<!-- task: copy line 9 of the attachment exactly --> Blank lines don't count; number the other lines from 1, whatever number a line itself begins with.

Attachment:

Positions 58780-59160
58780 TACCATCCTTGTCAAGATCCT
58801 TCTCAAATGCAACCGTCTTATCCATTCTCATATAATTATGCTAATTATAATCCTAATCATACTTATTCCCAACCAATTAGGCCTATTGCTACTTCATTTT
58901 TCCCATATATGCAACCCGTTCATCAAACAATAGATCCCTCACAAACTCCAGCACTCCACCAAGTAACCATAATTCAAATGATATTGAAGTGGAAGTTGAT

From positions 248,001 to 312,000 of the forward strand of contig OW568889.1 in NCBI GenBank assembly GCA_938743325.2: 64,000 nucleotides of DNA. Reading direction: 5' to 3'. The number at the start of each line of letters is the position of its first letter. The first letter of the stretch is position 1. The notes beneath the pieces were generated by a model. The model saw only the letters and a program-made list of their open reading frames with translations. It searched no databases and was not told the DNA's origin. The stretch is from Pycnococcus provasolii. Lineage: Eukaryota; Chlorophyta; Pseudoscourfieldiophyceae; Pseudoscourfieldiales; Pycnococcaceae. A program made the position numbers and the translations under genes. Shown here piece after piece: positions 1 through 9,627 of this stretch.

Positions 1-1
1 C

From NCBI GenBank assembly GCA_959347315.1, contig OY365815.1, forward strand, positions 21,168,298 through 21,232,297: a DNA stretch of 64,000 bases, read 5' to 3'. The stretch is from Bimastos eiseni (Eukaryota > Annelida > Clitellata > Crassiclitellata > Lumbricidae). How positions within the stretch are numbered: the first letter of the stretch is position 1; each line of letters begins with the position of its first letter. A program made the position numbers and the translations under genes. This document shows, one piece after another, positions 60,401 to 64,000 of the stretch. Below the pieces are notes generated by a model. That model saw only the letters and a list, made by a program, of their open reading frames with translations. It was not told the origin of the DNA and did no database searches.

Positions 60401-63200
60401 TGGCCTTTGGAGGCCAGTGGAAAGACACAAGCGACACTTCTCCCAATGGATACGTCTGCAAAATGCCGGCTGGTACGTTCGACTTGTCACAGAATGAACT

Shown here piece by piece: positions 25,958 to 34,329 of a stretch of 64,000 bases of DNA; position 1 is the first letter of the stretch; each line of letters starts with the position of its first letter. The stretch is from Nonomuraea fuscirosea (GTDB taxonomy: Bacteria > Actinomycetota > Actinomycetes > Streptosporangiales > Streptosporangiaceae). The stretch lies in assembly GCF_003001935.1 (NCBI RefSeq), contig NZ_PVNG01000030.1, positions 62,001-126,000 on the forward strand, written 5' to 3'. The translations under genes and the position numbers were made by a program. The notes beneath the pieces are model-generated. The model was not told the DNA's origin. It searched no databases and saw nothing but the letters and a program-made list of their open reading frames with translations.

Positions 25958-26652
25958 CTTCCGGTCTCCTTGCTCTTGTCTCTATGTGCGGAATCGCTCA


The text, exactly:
Positions 60401-63200